Sure, your kid has done craft projects, but how many times have they worked side by side with an artist whose work has been projected on the whole side of a building at Columbus Circle? Distinguished artists Root, Odes, Doyle and Quinn provide hands-on guidance for your young artist to create a book or bookmark.

This children’s programming is only part of the days’ events. Visit www.booksfornyckids.org to see the full program including ELIZABETH GILBERT, SAM LIPSYTE, KURT ANDERSEN, RICK MOODY, JAMAICA KINCAID and many many more.

Hope to see you there.

“Hey, Rabbit!” signing and reading this coming Sunday

Please come to the first reading and signing of:

Hey, Rabbit!

A new picture book by Sergio Ruzzier (Parsons Illustration Faculty!)
Sunday, February 28th at 11am

163 Court Street between Pacific and Dean
Cobble Hill, Brooklyn, NY

For more fun, take a look at:

Hey, Rabbit! blog: http://sergioruzzier.blogspot.com

Hey, Rabbit! video: http://www.youtube.com/watch?v=uqS8t_suYtE

Hey, Rabbit! web page: http://ruzzier.com/heyrabbit.html

Hey, Rabbit! drawing game: http://ruzzier.com/game.html

Writing for Children Forum: Pat Cummings

cummings covers

December 8, 2009 6:30 p.m.

Pat Cummings, writer/producer for Nickelodeon, Adjunct Faculty in the Parsons Illustration program, and author of Angel Baby and Talking with Artists will discuss her work.

Moderated by Deborah Brodie, freelance editor.

Sponsored by the New School Writing Program.


Alvin Johnson/J. M. Kaplan Hall, 66 West 12th Street, room 510

$5; free to all students and New School faculty, staff, and alumni with ID

Box Office Information:

In person purchases can be made at The New School Box Office at 66 West 12th Street, main floor, Monday-Friday 1:00-7:00 p.m. The box office opens the first day of classes and closes after the last paid event of each semester. Reservations and inquiries can be made by emailing boxoffice@newschool.edu or calling 212.229.5488

For events scheduled during the summer term, the box office will open one hour before each event. During this period only, reservations can be made using the above contact information.

Maurice Sendak Happenings around the City


Sendak in SoHo
Animazing Gallery Sendak in Soho
Through Nov 8, 2009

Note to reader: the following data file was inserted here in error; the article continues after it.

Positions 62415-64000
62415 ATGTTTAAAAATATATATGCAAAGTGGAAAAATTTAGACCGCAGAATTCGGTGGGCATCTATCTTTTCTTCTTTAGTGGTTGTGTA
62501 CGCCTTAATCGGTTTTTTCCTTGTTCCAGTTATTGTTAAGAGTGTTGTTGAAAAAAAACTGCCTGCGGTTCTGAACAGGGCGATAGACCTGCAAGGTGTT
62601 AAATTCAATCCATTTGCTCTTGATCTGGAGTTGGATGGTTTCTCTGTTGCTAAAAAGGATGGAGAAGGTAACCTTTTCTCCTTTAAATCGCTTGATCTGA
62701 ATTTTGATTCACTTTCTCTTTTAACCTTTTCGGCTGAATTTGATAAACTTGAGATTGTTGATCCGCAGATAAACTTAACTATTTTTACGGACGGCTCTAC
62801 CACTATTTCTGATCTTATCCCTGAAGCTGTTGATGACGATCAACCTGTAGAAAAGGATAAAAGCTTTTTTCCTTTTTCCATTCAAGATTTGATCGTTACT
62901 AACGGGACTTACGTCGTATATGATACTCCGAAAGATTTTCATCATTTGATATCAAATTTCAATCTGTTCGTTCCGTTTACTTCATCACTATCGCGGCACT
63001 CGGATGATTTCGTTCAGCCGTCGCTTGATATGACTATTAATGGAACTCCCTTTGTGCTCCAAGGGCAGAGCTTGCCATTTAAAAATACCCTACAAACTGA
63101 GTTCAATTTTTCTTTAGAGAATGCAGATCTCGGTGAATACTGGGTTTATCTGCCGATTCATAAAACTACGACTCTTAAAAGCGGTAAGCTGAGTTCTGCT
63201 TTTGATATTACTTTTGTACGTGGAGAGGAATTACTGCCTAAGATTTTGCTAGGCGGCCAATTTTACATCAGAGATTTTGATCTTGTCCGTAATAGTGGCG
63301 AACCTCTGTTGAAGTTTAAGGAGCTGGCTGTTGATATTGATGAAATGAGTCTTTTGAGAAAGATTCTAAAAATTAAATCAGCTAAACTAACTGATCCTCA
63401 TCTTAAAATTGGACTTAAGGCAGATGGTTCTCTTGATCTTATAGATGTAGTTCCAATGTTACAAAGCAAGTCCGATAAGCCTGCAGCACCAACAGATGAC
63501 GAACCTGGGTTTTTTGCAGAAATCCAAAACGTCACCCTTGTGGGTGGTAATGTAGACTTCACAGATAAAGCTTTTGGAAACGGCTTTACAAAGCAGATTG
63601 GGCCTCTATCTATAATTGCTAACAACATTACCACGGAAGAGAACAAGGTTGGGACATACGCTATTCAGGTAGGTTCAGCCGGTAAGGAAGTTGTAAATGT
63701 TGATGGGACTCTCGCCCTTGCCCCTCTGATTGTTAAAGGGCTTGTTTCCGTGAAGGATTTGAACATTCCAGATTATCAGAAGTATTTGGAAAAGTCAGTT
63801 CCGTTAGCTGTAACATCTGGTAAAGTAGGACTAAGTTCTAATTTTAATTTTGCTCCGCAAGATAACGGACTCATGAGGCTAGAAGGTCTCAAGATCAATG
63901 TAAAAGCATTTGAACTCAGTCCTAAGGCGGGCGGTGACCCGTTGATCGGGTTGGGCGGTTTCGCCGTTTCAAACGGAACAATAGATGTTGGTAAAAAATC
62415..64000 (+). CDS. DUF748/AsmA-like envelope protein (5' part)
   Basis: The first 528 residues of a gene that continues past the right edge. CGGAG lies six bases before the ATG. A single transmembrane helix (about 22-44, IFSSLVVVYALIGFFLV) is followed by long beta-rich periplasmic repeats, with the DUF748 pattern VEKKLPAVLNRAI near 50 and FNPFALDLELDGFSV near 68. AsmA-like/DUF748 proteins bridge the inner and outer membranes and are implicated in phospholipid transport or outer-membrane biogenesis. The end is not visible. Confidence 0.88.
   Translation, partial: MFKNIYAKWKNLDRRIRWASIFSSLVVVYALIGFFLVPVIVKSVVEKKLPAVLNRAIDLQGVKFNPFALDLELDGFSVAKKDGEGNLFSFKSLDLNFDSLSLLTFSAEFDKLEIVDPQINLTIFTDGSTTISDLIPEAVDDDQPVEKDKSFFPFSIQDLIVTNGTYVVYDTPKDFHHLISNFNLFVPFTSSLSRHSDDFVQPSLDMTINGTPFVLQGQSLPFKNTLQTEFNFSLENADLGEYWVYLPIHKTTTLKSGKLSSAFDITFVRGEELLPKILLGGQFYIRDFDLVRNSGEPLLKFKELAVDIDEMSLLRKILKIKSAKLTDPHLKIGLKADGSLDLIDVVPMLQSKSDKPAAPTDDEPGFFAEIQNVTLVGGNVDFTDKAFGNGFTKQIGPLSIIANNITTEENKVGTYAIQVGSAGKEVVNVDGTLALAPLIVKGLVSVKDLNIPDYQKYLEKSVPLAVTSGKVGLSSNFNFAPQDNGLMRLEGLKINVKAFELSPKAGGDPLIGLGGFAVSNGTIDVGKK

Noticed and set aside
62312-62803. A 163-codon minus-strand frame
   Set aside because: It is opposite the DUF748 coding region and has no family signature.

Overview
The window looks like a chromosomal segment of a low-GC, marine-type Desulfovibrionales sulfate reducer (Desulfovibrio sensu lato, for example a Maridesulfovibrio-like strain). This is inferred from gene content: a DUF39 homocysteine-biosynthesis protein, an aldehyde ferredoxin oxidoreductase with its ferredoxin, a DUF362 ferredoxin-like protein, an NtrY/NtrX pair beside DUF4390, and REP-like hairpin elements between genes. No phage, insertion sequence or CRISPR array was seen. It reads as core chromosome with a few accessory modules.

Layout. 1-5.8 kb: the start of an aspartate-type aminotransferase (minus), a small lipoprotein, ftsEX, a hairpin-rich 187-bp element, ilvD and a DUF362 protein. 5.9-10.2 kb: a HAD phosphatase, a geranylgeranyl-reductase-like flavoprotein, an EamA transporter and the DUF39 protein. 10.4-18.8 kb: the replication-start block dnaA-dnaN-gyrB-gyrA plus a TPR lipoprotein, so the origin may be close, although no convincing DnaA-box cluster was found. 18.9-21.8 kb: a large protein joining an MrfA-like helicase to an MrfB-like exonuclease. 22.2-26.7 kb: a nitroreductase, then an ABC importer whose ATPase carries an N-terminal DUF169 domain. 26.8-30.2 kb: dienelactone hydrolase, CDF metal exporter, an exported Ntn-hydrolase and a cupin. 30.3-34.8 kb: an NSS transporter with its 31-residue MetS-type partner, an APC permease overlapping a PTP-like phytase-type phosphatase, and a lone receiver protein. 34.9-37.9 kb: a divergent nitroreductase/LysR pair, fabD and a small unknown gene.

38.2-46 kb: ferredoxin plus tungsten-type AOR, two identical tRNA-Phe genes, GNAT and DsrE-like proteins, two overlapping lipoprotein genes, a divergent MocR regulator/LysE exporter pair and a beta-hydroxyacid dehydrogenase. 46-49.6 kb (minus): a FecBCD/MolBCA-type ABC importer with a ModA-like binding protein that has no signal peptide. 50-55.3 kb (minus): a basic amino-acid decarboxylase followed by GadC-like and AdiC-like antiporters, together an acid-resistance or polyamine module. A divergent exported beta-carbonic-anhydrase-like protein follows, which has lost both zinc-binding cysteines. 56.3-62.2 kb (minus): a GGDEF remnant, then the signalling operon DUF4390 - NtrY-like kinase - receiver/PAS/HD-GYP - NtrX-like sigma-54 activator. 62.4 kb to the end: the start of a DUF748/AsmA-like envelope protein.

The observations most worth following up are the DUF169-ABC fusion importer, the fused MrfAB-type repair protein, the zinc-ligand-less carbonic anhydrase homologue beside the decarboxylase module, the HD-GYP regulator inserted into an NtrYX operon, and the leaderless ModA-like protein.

Maurice Sendak Event! A collection of original published & conceptual illustrations from the collection of the renowned artist and author who created Where the Wild Things Are.
54 Greene St. NYC 10013
Corner of Greene & Broome Toll Free 800.303.4848 Phone 212.226.7374 Mon – Sat 10-7PM Sundays 11 – 6PM

Spike Jonze: The First 80 Years
Through October 18, 2009
Tell Them Anything You Want: A Portrait of Maurice Sendak
2009. USA. Directed by Lance Bangs, Spike Jonze. Produced by Perry Moore, Hunter Hill, Allison Sarofim, and Vincent Landay. 40 min.
Maurice at the World’s Fair
2009. USA. Directed by Spike Jonze, Lance Bangs. With Spike Jonze, Catherine Keener, Bob Stephenson. 4 min.
Where the Wild Things Are [clip]
2009. USA. Directed by Spike Jonze. 5 min.

Where the Wild Things Are: Original Drawings by Maurice Sendak

through November 1, 2009
The Morgan Library & Museum
225 Madison Avenue at 36th Street
New York, NY 10016

This special exhibition features original drawings and manuscript pages from the classic children’s book Where the Wild Things Are by Maurice Sendak (b. 1928). The show is part of a citywide celebration honoring Mr. Sendak and marking the premiere of a new Warner Bros. movie adaptation, directed by Spike Jonze.

The exhibition presents a rare opportunity to witness Sendak’s creative process—from his early drafts about an unnamed boy in search of wild horses to the well-known narrative about a child named Max taming the beastly “things” of his own imagination. Twelve drawings and two manuscript pages will be on view in the Morgan’s historic McKim building.